Location-Based Activity Recognition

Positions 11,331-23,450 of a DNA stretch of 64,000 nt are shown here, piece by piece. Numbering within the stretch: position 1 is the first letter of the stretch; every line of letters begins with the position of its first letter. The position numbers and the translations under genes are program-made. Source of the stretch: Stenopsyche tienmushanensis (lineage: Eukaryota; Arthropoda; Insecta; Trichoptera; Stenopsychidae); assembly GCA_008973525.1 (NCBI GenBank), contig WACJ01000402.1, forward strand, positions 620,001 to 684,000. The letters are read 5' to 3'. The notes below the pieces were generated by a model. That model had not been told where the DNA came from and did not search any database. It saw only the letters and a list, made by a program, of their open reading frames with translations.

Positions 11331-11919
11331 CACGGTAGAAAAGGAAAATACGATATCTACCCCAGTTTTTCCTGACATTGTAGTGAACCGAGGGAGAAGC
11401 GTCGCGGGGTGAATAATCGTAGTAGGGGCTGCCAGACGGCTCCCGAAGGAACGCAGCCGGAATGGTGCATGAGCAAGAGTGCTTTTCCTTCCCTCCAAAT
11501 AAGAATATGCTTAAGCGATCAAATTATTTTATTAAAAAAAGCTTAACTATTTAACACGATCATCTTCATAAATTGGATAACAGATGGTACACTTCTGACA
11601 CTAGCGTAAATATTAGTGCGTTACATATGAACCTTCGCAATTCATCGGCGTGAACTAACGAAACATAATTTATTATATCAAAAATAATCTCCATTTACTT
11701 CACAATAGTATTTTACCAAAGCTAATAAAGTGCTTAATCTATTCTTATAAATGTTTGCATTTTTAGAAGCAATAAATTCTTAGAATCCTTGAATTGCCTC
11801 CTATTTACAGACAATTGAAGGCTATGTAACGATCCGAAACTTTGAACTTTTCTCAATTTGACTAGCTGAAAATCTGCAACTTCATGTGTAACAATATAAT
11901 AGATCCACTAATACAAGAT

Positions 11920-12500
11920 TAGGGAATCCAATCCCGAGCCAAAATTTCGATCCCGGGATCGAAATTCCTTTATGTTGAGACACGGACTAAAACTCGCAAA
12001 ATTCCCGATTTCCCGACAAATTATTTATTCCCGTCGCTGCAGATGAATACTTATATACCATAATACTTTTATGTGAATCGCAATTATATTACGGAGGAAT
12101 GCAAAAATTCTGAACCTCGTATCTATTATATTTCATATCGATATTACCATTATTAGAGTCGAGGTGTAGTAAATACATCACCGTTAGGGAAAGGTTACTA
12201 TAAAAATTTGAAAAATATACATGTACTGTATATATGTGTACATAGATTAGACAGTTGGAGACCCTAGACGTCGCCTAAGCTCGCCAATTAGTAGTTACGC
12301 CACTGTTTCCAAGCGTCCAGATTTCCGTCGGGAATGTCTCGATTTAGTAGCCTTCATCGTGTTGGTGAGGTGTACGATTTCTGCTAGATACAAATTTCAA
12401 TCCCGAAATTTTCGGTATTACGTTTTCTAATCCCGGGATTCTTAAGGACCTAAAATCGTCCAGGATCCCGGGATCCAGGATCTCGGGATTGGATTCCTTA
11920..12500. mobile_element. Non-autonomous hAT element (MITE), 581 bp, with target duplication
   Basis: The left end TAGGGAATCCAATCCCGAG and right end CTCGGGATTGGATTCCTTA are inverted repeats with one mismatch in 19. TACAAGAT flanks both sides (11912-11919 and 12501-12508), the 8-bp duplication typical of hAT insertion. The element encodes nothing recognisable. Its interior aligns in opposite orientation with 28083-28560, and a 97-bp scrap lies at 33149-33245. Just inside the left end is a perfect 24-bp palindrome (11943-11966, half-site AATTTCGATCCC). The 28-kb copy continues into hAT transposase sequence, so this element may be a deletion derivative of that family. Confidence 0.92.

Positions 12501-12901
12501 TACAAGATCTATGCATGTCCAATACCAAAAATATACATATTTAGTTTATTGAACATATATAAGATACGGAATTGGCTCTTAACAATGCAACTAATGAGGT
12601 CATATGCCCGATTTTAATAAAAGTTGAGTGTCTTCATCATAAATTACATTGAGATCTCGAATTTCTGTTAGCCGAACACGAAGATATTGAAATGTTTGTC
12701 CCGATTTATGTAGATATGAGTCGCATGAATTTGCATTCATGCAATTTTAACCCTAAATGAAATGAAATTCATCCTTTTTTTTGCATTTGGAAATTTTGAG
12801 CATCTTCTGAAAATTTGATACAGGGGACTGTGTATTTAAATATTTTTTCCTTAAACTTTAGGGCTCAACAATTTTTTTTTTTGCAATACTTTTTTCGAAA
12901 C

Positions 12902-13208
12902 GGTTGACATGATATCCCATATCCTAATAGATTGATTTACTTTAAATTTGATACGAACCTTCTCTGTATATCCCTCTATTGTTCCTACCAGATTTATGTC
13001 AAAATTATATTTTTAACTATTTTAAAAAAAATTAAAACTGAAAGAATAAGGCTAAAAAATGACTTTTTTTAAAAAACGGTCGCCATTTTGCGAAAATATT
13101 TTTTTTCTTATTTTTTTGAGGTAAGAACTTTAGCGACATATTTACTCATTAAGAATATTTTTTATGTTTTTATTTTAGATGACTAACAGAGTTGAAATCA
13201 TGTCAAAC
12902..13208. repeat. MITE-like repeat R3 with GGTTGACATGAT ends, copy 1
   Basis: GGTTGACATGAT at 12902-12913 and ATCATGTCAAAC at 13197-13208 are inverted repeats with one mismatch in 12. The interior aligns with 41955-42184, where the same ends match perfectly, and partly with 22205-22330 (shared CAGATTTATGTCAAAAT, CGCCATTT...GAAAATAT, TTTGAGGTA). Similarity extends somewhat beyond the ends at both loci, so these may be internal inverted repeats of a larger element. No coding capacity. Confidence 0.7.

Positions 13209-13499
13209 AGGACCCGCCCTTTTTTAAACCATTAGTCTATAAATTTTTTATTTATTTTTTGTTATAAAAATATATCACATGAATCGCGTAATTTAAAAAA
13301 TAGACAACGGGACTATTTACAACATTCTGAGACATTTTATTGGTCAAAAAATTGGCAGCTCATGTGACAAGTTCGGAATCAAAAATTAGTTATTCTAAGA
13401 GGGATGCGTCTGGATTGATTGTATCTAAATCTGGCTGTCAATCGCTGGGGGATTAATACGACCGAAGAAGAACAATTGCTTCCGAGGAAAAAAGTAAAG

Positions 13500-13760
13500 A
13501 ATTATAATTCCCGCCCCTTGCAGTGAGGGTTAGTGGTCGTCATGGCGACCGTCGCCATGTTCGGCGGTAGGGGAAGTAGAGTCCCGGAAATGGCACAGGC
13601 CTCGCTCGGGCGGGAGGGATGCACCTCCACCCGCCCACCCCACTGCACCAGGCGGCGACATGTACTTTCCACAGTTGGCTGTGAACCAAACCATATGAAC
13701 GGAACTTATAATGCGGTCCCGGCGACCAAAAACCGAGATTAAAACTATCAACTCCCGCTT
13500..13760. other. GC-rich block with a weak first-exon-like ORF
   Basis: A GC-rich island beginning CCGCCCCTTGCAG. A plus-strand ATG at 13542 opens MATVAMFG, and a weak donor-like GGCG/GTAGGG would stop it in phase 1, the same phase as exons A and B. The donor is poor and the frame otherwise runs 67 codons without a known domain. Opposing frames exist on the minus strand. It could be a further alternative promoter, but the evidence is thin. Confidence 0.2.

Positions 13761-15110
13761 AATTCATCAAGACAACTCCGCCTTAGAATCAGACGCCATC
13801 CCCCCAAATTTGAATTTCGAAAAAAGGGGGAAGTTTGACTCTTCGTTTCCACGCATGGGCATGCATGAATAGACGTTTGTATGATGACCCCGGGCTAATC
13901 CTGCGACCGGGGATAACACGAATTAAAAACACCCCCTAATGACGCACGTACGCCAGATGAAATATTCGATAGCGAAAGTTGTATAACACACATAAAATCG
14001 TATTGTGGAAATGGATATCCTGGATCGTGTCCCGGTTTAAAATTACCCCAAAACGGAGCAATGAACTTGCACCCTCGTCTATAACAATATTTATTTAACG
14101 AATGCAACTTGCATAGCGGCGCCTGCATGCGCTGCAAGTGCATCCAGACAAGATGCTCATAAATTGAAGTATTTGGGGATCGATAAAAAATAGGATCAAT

Knowledge of a person’s location provides important context information for many applications, ranging from services such as E911 to personal guidance systems that help cognitively-impaired individuals move safely through their community. Location information is also extremely helpful for estimating a person’s high-level activities. In this talk we show how Bayesian filtering and conditional random fields can be applied to estimate the location and activity of a person using sensors such as GPS or WiFi. The techniques track a person on graph structures that represent a street map or a skeleton of the free space in a building. We also show how to learn a user’s significant places and daily movements through the community. Our models use multiple levels of abstraction so as to bridge the gap between raw GPS measurements and high level information such as a user’s mode of transportation, her current goal, and her significant places (e.g. home or work place). Finally, we will discuss recent work on using a multi-sensor board so as to better estimate a person’s activities.